Wednesday, April 30, 2008

R' Moshe Feinstein zt"l - invalidating conversion for non-observant gerim

Igros Moshe (Even ha-Ezer 4:78): Concerning a woman who was married by a Conservative rabbi - in Houston who is known to openly violate Shabbos - to a man who was born in San Salvador to a non‑Jewish woman. The Conservative rabbi there claimed that he converted her together with two local men who were open Shabbos violators because he said that no one observes Shabbos in El Salvador. It is clear that the conversion is of no significance so that even if this couple were married by an Orthodox rabbi according to the halacha it still would have no significance because he is a full non‑Jew for whom kiddushin has no halachic significance. Furthermore even if he were converted by a Torah observant beis din – since he has not observed Torah mitzvos even for a moment he has not accepted the obligation of mitzvos - this is not considered conversion. However if he was a valid ger or was a Jew from birth, the marriage by a Conservative rabbi – who is presumed to deny the foundation principles of Judaism even though we don’t actually know the person and surely here where it is known for certain that he openly violates Shabbos –has no halachic significance. Consequently we have two clear factors why the marriage has no significance and therefore she is permitted to marry another man – but not a cohen since she has had sexual relations with a non‑Jew which disqualifiers her from marrying a cohen.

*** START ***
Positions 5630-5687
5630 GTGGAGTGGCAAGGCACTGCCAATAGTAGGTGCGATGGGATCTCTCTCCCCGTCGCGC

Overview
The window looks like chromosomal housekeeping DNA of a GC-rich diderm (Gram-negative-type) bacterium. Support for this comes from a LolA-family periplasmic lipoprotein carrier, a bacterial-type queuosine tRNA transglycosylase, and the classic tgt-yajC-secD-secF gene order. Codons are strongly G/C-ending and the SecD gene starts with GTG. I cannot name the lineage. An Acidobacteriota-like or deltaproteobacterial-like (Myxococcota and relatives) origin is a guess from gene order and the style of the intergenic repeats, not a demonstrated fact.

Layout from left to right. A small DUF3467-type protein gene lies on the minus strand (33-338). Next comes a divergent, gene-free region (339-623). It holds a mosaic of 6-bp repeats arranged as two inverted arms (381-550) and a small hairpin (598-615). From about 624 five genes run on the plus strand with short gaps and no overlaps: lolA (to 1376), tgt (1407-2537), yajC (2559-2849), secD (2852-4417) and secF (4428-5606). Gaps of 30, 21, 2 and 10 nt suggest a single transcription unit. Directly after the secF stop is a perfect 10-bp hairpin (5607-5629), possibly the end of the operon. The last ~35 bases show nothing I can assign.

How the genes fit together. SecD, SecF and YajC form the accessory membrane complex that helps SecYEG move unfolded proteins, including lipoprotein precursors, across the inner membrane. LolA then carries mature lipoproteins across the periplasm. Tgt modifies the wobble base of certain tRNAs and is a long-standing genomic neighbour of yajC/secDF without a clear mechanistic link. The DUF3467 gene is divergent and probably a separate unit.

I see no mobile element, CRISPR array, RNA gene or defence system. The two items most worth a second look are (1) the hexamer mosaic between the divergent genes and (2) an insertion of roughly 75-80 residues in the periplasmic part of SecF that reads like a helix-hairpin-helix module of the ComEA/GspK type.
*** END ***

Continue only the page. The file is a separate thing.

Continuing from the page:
1 comment :

  1. Rabbi Goren’s Halachic decision in the Langer case- (brief and very incomplete summary of a very complex issue).

    The issue of an adulterous relationship came before the religious courts in Israel . The products of such a relationship are Mamzerim, who may not marry other Jews. The Dayyanim, all of them Gedolim ruled on the case.

    There were siblings by the name of Langer whose legitimacy was in question because her mother had remarried without the benefit of a Get, which makes the children of such a marriage Mamzerim. The court ruled that they were Mamzerim. But there was factor which could have changed that ruling, that the first husband was a convert.

    The issue became whether the conversion to Judaism of the first husband of their mother was a legitimate conversion. If it was not legitimate, the second marriage would not have been considered adulterous. And the children are not Mamzerim.

    Rabbi Goren ruled that the original conversion was invalid and that there was proof that the first husband had never truly accepted Mitzvah observance, a requirement of conversion.


please use either your real name or a pseudonym.